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US population growth is the lowest its been since 1918. Here's why that's terrible news for the economy.

US population growth is the lowest its been since 1918. Here's why that's terrible news for the economy.
Chip Somodevilla/Getty Images



The US population barely grew in 2019, amounting to a 0.48% trickle unseen in a century. It carries major economic implications for the nation's future.




Major factors of the past year's slowdown included fewer US births, a reduced number of immigrants, and Americans living longer, but it reflects trends that stretched back the last decade.




The slowdown in population growth is playing a key role in sober assessments of 2% US economic growth throughout the 2020s.




It could mean fewer, prime-age workers in the economy paying taxes and supporting a bevy of government programs.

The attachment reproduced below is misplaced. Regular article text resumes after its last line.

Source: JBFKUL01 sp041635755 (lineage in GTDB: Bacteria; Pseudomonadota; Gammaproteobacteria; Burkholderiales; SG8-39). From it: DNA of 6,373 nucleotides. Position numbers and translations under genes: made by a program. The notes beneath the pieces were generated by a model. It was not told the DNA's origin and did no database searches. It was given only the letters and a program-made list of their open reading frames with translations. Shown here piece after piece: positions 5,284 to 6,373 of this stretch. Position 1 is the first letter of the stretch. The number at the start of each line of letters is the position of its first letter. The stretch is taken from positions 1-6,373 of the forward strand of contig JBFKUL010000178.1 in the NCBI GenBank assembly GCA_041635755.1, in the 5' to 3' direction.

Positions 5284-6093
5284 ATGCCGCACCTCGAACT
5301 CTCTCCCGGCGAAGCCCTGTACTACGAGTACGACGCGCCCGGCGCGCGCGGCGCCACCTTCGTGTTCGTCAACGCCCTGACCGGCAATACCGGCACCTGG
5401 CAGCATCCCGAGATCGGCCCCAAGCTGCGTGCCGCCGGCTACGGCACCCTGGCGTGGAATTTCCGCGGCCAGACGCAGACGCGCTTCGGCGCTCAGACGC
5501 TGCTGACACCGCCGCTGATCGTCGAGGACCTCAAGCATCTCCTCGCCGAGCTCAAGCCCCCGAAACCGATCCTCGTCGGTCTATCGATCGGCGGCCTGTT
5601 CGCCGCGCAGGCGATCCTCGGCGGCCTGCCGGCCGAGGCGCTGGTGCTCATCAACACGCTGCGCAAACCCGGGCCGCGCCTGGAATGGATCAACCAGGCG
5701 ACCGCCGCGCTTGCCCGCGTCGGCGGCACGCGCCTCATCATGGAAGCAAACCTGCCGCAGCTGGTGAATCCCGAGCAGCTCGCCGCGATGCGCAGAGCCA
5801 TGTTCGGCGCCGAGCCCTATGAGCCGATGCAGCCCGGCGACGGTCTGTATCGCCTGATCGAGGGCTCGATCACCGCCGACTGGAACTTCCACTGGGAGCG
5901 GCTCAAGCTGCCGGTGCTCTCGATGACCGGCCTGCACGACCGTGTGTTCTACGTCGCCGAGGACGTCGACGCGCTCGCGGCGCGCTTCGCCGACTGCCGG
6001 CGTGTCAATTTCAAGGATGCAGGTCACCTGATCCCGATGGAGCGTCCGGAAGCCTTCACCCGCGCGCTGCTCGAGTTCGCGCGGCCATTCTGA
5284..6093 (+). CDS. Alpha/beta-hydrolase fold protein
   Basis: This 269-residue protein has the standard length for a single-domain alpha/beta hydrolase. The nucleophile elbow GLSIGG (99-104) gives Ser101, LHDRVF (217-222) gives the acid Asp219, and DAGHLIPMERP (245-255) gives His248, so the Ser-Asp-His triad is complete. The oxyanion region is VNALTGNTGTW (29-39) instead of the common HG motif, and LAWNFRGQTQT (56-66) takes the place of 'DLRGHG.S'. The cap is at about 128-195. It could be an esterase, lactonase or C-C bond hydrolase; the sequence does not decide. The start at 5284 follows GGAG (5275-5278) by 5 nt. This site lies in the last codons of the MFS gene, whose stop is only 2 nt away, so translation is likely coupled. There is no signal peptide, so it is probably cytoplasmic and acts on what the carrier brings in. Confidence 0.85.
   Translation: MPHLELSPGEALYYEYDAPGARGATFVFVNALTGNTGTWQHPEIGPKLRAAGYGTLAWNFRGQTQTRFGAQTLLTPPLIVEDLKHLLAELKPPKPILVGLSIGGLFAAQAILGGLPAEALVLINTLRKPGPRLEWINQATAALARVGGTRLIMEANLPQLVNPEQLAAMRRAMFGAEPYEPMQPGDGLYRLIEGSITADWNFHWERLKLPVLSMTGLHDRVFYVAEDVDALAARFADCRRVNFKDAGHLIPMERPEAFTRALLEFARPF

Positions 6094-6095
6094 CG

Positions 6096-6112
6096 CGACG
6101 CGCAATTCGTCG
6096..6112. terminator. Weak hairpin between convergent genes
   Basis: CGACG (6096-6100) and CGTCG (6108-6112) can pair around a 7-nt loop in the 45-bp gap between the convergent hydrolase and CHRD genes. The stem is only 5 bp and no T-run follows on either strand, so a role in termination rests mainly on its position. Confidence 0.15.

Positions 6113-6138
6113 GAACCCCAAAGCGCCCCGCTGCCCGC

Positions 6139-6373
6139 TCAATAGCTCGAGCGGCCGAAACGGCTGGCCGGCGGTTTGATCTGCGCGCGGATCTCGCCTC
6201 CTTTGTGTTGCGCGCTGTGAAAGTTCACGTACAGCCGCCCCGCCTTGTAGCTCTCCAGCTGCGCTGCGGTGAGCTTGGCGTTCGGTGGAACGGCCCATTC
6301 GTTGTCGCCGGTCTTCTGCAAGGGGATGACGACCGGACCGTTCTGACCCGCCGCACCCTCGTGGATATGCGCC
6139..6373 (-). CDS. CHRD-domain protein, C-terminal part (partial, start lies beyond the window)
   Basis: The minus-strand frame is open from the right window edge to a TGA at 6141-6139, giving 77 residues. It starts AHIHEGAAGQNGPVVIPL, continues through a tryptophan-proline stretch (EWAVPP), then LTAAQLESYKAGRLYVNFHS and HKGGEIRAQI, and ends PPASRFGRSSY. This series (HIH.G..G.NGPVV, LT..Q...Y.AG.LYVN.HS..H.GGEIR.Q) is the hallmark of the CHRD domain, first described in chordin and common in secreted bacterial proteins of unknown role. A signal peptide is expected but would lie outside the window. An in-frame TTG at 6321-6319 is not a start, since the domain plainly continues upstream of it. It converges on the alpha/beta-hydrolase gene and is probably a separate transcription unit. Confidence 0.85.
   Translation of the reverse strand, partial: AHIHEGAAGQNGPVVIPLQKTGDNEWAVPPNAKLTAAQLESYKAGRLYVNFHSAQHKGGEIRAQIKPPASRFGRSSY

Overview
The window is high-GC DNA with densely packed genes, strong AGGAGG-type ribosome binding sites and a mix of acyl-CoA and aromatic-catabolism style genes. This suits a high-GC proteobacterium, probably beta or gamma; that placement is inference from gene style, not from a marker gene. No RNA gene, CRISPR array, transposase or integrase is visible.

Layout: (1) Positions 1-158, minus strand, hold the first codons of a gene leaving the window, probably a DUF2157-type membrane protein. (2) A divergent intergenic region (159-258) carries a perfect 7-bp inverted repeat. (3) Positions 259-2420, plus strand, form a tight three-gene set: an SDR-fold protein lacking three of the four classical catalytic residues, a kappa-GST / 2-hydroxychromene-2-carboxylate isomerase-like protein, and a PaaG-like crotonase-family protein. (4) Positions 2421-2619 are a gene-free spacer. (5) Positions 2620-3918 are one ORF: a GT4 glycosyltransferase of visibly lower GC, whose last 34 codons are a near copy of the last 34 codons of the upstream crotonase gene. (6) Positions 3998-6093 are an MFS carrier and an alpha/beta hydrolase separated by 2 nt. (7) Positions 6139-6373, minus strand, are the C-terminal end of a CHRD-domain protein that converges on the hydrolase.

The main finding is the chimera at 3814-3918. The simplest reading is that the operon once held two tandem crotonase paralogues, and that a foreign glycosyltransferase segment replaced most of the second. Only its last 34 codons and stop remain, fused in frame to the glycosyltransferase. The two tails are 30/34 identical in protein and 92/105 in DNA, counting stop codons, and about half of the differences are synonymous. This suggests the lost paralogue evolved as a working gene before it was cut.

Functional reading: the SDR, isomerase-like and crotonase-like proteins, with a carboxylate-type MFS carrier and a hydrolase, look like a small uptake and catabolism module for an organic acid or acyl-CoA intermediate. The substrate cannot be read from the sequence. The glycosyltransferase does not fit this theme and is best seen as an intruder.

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America's population grew only 0.48% in 2019, according to new Census figures released at the end of December. It's a trickle unseen since the end of World War I in 1918 — and the trend carries major economic implications for the nation's long-term future.
Three key elements in the population slowdown over the last year included fewer US births, a reduced number of new immigrants, and the overall graying of Americans. The birth rate and immigration have historically driven the nation's changing population dynamics.
The census data capped 10 years of sluggish US population growth. The 2010s may enter the record books as the slowest decade in population growth since the first Census in 1790, according to the Brookings Institution. And low fertility and an increase in deaths are projected to continue into the 2020s.
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